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Floods cause havoc for farms at critical stage for crops

Journal Sentinel

Nearly every acre of corn and soybeans in Lafayette and Grant counties has been affected to some degree, according to University of Wisconsin Extension agents.

“We would like to see things settle down into a nice regular pattern of rainfall. If that happens, we could see good crop yields,” said Ted Bay, a UW Extension crops and farm management agent for Grant and Lafayette counties.


Record-breaking rainfall inundates Door County

Green Bay Press Gazette

The other dominant crops grown in the county — corn, soy, wheat and alfalfa — also may be affected by the weather, but the final damage results won’t be known until harvest time, said Annie Deutsch, the UW-Extension agriculture agent for Door and Kewaunee counties.


‘The desire is there’: Young farmers cropping up in Marathon County

Wausau Daily Herald

Heather Schlesser is an agriculture educator at the Marathon County branch of the University of Wisconsin-Extension, which means that she works with farmers of all ages. Mostly, she said, she sees farms passed in succession from an aging parent to sons and daughters who will continue the work.

But increasingly, she’s seeing younger people with no background in farming.


Heavy rains bring high numbers of floodwater mosquitoes

 Channel 3000

“Mosquitoes certainly are out in force.  I mean this is Wisconsin, after all.  We’ve had a lot of rain this year, so it is not surprising the mosquito numbers we’re seeing, but they seem to have really picked up in the last couple of weeks,” said P.J. Liesch, extension entomologist with UW-Madison.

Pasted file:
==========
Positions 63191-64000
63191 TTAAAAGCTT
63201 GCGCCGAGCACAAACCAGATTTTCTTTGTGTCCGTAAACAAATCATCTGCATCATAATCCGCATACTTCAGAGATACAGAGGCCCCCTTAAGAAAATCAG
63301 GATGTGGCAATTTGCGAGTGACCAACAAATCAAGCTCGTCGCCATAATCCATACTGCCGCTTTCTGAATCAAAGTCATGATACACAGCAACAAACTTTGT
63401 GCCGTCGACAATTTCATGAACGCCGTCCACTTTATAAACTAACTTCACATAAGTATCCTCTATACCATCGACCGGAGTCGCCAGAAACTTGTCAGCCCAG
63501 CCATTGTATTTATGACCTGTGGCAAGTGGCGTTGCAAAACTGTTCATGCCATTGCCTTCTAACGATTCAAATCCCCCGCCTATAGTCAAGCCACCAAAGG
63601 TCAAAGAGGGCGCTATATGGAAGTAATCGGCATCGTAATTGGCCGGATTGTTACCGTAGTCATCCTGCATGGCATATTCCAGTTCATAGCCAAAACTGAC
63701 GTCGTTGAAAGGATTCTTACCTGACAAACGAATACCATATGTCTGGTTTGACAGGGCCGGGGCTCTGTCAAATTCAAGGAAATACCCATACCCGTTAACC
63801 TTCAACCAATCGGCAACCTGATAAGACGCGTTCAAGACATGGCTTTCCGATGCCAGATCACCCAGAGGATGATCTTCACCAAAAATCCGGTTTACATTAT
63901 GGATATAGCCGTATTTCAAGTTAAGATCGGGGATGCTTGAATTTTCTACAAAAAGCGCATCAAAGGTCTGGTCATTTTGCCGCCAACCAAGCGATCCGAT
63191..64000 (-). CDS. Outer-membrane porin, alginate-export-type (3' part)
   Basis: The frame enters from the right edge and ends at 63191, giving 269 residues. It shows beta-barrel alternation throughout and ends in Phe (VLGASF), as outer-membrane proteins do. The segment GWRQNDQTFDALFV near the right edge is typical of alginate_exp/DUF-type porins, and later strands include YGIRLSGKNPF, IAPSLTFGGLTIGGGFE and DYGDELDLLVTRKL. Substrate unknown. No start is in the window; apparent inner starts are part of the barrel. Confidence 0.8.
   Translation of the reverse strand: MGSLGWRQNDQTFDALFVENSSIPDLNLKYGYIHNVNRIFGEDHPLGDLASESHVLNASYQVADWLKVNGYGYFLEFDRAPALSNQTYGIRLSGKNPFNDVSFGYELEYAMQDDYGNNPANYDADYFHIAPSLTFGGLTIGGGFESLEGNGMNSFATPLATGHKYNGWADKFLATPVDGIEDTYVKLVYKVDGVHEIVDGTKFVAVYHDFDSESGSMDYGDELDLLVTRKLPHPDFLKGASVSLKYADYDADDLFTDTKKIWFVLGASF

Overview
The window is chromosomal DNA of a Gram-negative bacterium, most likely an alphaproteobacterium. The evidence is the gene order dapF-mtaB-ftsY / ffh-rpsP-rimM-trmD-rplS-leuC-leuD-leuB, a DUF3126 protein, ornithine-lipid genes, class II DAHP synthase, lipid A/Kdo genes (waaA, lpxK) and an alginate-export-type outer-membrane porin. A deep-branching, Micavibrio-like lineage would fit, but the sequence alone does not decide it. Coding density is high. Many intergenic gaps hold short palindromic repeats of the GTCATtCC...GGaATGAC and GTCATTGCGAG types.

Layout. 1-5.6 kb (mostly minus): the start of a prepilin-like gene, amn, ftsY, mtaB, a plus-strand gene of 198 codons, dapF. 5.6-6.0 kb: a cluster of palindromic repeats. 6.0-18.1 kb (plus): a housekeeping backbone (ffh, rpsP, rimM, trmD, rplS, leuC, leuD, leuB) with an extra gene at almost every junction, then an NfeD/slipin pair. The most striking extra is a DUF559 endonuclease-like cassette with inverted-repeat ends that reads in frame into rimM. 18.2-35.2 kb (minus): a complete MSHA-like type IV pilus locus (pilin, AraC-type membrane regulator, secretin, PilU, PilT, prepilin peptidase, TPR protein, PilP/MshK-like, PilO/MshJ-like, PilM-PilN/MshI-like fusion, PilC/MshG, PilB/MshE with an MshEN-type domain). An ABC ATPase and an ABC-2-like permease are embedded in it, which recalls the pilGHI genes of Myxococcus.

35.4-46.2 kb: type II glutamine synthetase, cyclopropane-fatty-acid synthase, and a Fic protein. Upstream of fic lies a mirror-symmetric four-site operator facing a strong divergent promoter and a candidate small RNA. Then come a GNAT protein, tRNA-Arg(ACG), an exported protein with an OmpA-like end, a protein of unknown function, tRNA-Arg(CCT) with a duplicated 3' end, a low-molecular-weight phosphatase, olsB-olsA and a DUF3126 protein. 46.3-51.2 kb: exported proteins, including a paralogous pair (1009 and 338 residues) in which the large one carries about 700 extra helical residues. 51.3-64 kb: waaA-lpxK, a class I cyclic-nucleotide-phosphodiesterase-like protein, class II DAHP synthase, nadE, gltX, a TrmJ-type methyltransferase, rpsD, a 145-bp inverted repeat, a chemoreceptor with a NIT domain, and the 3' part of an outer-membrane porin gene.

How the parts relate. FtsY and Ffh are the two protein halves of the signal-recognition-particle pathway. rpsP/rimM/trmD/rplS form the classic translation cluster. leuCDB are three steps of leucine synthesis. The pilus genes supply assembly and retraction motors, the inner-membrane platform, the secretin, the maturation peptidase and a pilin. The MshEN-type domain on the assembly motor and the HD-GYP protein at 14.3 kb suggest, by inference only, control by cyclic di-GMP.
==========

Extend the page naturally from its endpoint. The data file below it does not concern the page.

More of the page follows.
Couple’s ‘micro-mini farm’ venture began as a hobby

Journal Sentinel

Whether you’re a city slicker hoping to grow a few vegetables or an aspiring urban farmer, the University of Wisconsin-Extension in Milwaukee County is a good place to start.

According to the Extension website, the community garden program, which began in 1972, now rents to something like 500 families on 75 acres of land around the county.


Strong Showing for Kewaunee County Farm Tech Days

Wisconsin Ag Connection

Extension Agent Aerica Bjurstrom says the county did a good job showcasing its vibrant agricultural community, which employs about a quarter of the county’s workforce by providing over 2,600 jobs. Its dairy industry is made up of a mixture of larger free-stall set-ups as well as traditional smaller farms; and is among Wisconsin’s top 10 dairy counties for overall production.


Farmers share ideas at Forage Council meeting

Wisconsin State Farmer

Heidi Johnson, Dane County UW Extension, has been working on cover crop monitoring with farmers in that area.  She reported on the on-going project and says, “First you need to think about your goal when establishing cover crops.”


Rainfall setback for Monroe County farmers

The Tomah Journal

Bill Halfman, Monroe County UW-Extension agent, said Wednesday’s rainfall made work more difficult for local dairy farmers.

“Obviously we’ve had a lot of rain,” Halfman said. “It’s definitely creating a situation where making hay is very difficult to do. We’ve got soft fields and some erosion on the steeper slopes.”


Host family honored at Farm Technology Days


Farm Technology Days in Kewaunee County kicked off its first of three days on Tuesday showing off what the world of agriculture has to offer in our community.

It’s about 400 acres of all things farming.

The Eberts are the host family this year. They are a seven generation farming family.